Title: Raptors go small to come back against Nets, can’t find the right balance in OT loss
Date: December 7, 2018
Original Source: The Athletic
Synopsis: In my latest for The Athletic Toronto, I wrote about the Raptors’ going small to try to comeback against the Nets and the difficult accounting that decision requires game-to-game.
One way regression clearly does not work: A team shooting well underneath its true-talent level behind the 3-point line explodes for a hot shooting night that corrects the numbers. The Toronto Raptors, a true-talent shooting team to the tune of about 36 percent from long-range, entered Friday’s game hitting just 34.4 percent. They shot 11 of 35, good for 31.4 percent, continuing their minor woes from outside.
Another way regression does not necessarily work but looked maybe like it did this time: A team performing well below their overall standard late in close games will eventually get breaks that correct their overall performance. The Brooklyn Nets, owners of a -2.7 net rating overall, owned a -23.4 net rating in the clutch entering play, posting a 4-12 record in those games. Here, they lose 10 clutch minutes by 4 points but hang on for a 106-105 overtime victory.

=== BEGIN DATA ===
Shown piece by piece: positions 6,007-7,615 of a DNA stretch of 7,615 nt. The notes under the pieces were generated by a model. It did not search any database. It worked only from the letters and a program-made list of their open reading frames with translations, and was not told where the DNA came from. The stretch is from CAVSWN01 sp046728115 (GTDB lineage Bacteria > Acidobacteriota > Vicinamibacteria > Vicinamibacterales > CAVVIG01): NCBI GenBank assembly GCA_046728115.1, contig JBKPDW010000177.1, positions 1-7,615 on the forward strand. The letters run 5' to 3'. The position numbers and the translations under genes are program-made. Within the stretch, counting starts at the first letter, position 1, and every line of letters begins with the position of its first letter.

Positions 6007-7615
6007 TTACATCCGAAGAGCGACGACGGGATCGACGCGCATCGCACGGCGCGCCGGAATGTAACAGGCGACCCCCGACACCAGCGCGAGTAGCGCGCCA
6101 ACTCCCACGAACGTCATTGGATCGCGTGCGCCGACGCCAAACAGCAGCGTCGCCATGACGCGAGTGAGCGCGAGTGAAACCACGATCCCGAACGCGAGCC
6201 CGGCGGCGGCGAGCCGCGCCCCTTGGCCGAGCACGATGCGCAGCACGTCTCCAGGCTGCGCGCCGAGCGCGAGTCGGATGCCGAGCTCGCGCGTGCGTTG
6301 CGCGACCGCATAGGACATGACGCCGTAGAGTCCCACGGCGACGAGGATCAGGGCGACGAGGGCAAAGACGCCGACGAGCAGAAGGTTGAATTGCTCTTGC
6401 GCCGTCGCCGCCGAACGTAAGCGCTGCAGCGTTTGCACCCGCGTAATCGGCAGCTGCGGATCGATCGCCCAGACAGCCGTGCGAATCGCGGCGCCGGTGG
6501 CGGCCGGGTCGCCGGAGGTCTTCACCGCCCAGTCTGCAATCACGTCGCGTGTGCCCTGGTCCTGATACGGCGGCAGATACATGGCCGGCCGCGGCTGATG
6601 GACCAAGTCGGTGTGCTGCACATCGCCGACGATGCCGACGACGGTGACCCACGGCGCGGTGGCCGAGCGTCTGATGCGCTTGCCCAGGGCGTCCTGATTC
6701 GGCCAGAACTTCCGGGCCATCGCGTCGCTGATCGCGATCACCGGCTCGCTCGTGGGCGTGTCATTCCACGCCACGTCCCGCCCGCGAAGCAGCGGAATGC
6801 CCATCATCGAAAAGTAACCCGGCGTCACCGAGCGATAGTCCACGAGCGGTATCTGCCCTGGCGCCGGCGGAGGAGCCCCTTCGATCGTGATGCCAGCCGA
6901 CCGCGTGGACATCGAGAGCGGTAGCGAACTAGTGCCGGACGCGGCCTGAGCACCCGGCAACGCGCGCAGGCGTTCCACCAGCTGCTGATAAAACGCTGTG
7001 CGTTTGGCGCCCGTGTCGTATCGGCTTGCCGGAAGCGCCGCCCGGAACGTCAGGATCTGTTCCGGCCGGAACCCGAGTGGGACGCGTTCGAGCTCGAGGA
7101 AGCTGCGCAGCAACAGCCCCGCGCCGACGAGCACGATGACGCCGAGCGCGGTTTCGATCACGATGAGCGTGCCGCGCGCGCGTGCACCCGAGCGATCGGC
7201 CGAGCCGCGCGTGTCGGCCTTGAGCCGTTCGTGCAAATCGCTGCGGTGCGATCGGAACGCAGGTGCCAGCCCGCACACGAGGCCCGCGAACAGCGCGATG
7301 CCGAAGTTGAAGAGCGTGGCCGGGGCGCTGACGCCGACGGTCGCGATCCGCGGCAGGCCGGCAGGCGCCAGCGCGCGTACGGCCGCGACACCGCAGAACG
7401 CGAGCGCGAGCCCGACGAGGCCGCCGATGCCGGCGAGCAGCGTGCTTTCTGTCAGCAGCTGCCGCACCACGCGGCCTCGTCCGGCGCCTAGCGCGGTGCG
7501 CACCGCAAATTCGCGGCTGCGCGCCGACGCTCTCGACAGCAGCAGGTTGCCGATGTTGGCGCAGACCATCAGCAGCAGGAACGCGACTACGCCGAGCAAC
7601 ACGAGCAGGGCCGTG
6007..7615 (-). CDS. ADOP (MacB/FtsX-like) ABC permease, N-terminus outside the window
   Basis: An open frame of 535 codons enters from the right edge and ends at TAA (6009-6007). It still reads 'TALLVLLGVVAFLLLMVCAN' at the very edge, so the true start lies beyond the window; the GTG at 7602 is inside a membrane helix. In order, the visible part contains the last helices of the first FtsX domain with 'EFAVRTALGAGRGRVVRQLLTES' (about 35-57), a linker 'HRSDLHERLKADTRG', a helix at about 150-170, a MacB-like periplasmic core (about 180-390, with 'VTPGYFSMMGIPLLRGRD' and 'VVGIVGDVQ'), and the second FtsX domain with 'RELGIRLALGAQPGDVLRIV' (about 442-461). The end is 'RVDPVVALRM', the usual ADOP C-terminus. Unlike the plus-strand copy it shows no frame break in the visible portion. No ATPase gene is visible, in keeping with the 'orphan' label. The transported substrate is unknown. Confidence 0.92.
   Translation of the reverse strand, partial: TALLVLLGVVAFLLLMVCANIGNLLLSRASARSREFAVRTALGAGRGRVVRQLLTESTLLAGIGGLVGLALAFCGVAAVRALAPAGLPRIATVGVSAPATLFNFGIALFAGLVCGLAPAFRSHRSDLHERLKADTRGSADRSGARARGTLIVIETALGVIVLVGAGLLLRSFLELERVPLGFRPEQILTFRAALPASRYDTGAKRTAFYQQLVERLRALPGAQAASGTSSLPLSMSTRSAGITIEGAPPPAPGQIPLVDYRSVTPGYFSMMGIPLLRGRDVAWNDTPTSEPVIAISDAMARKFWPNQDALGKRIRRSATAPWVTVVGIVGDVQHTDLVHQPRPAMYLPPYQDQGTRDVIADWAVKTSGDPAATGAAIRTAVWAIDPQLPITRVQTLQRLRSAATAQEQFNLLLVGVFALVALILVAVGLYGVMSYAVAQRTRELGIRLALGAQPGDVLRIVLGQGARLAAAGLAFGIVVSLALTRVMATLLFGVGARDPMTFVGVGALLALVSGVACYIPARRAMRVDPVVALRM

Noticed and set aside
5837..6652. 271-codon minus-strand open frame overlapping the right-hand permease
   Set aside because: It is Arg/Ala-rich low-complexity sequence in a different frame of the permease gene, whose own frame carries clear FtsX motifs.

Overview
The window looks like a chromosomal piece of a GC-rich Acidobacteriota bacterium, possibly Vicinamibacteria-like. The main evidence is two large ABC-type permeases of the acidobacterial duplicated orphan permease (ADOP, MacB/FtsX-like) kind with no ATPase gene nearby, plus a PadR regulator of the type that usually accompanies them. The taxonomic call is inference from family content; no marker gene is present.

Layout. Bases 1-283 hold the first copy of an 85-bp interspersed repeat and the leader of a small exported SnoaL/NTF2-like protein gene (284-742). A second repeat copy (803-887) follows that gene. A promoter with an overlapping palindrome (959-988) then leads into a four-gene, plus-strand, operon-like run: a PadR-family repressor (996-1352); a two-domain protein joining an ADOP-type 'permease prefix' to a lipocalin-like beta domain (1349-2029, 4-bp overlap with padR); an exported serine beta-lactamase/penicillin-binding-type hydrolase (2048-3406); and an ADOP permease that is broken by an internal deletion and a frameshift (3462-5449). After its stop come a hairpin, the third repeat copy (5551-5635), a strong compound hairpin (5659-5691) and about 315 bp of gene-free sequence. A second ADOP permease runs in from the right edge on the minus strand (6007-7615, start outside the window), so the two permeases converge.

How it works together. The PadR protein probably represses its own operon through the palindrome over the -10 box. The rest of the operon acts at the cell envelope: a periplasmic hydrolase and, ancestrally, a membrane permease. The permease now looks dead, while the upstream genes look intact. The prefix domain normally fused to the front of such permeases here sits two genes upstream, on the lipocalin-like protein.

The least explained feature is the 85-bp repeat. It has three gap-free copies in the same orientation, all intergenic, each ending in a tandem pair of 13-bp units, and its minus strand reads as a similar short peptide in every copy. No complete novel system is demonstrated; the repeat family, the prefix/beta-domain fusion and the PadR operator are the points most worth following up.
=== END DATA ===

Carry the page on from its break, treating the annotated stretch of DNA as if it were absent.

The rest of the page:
Believing either of these “evening out” factors would have been at play here is what’s known as the gambler’s fallacy. Each game is a largely independent event for which the prior games have no tangible impact, save for things like tweaks in the lineup or strategic choices. Each 3-point shot is not completely independent of the other given talent, spacing, lineups and defence, but it is close enough to being independent. The Raptors are expected to shoot at something close to their true-talent level from here, not their true-talent level plus a bonus for under-performing. The Nets are expected to be roughly a normal-functioning close-out team.